Gerald Stanley's fate is now in the hands of 12 strangers.
The jury retired late this afternoon to consider its verdict at Stanley's trial, which has been running since Jan. 29 at Battleford's Court of Queen's Bench. Stanley pleaded not guilty to a charge of second-degree murder in connection with the shooting of Colten Boushie, which occurred in Stanley's farmyard Aug. 9, 2016.
During closing arguments, which were heard this morning, defence lawyer Scott Spencer said the shooting was a tragic accident caused by a misfire. In contrast, Crown prosecutor William Burge said the shooting was either intentional, or was caused by Stanley’s careless handling of a loaded firearm.
In his detailed and lengthy instructions to the jury, Chief Justice Martel Popescul ordered them to set aside passion, sympathy and prejudice, and base their discussions entirely on the evidence presented during the trial. Public opinion, media reports and other outside information must not factor into their discussions or verdict, he said.
“It is not disputed that Mr. Stanley caused the death of Mr. Boushie,” the judge said, but noted that “it is not always a crime to cause another person’s death.”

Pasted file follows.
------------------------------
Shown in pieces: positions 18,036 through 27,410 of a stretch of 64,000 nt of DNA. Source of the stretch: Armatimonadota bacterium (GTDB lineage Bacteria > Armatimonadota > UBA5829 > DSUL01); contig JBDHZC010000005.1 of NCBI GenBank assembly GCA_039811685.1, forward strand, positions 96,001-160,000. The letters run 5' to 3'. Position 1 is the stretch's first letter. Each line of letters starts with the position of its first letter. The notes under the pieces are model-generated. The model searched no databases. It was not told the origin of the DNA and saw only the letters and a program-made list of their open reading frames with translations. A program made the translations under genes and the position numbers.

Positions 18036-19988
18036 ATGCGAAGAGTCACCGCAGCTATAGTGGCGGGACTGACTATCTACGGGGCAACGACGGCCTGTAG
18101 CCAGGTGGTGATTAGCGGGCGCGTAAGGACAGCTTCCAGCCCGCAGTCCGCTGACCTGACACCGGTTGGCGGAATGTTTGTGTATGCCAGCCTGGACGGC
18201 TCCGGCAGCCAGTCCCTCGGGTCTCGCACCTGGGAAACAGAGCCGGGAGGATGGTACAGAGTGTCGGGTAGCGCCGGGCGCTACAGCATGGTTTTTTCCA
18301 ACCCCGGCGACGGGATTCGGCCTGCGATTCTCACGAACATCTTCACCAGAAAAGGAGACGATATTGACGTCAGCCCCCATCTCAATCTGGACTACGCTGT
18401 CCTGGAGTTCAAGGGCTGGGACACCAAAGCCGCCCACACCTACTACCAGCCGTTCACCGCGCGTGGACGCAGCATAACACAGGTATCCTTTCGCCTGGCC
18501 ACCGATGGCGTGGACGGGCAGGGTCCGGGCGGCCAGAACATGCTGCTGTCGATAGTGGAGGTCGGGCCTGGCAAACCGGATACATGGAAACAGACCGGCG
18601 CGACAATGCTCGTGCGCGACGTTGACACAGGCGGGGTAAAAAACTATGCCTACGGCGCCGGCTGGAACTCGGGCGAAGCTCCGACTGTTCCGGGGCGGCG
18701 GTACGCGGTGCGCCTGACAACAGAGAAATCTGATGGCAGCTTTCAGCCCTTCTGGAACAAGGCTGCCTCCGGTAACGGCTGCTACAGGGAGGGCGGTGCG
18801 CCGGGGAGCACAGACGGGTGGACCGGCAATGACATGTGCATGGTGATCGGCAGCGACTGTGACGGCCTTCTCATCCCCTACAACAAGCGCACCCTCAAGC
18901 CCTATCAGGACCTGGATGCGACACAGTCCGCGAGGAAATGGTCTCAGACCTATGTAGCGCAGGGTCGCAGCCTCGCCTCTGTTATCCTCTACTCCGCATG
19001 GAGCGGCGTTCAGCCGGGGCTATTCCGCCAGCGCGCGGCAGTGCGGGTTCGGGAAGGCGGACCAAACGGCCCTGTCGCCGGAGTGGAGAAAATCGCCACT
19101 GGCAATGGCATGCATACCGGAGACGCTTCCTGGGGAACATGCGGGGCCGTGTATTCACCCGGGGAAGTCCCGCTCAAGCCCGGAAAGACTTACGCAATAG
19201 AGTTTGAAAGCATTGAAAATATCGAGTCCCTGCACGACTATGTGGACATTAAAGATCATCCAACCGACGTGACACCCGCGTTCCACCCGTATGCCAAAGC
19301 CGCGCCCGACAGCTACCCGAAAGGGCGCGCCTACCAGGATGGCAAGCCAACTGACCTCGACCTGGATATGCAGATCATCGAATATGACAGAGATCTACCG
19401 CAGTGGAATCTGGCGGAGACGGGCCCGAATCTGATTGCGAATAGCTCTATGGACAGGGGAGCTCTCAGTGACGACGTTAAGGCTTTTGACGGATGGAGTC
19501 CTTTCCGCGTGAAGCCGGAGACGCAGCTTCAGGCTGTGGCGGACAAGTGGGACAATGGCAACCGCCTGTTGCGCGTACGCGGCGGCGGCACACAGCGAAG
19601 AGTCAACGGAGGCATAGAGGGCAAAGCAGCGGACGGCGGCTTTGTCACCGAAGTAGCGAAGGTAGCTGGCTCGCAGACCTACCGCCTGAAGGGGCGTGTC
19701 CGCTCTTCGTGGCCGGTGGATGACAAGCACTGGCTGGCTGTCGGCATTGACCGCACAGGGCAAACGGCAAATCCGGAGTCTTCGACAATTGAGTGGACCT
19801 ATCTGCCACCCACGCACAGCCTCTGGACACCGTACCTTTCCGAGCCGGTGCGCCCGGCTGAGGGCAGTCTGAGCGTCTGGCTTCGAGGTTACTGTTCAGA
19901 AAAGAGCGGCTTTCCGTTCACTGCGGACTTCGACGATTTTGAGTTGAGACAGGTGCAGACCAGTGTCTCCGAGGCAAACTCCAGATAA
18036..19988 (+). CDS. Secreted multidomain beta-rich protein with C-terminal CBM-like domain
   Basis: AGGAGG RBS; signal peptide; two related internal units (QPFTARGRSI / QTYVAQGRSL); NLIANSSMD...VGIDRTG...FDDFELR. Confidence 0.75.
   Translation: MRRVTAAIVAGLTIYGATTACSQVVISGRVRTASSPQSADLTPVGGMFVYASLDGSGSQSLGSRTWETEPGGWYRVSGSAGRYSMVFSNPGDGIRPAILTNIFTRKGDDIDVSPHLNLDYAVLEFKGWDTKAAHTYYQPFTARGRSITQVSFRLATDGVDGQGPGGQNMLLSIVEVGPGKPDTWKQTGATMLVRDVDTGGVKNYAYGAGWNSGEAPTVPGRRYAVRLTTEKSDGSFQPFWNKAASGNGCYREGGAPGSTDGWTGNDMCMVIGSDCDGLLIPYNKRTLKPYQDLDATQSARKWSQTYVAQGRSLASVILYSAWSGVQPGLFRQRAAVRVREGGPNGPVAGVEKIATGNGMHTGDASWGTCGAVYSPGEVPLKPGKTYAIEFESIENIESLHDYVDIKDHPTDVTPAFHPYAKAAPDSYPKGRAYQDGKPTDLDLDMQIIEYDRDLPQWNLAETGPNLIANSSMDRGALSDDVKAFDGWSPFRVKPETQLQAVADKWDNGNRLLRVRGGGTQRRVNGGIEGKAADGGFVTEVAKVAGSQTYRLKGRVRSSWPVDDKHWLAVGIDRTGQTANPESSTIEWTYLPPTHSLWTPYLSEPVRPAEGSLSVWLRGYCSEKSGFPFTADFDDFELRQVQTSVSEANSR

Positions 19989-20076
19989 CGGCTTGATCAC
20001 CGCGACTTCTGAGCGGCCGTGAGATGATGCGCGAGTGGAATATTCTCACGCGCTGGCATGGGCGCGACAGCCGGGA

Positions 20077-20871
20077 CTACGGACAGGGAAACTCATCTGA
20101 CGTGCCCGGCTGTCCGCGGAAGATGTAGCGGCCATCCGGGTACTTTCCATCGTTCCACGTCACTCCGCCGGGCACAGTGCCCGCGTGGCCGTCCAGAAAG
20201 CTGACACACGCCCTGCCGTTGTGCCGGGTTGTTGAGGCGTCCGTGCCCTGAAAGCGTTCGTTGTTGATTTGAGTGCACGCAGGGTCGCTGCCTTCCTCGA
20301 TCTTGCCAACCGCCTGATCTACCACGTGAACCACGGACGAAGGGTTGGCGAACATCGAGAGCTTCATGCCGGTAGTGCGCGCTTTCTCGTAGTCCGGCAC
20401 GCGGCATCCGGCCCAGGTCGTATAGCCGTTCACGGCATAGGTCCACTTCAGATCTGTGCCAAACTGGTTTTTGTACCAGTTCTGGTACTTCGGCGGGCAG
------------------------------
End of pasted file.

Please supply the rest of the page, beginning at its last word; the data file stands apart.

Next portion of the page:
Popescul said Stanley can only be found guilty of murder if the jury finds he caused the young man’s death through an illegal act, and that he intended to kill Boushie or intended to cause bodily harm while being reckless with Boushie’s life. Should the jury conclude Stanley caused Boushie’s death through an unlawful act but did not have the intent required for murder, the judge said the jury must find him guilty of manslaughter.
If the jury does find Stanley was careless with his pistol, Popescul said they must consider whether the carelessness was illegal or if the circumstances presented him with a lawful excuse.
“You must decide the issue of carelessness,” the judge said. “Should Mr. Stanley have taken more care to ensure the gun was not pointed at or in the direction of Mr. Boushie?”
Throughout his instructions, Popescul emphasized that Stanley does not have a responsibility to prove his innocence, or anything else. The Crown must prove Stanley’s guilt beyond a reasonable doubt in order for the jury to convict, he said.
The jury will consider its decision for as long as necessary before reaching a verdict. paNOW will keep you updated, and you can follow along on Twitter for up-to-the-minute developments.
EDITOR'S NOTE: This story has been closed to commenting because the matter is still before the court.
On Twitter: @TaylorMacP
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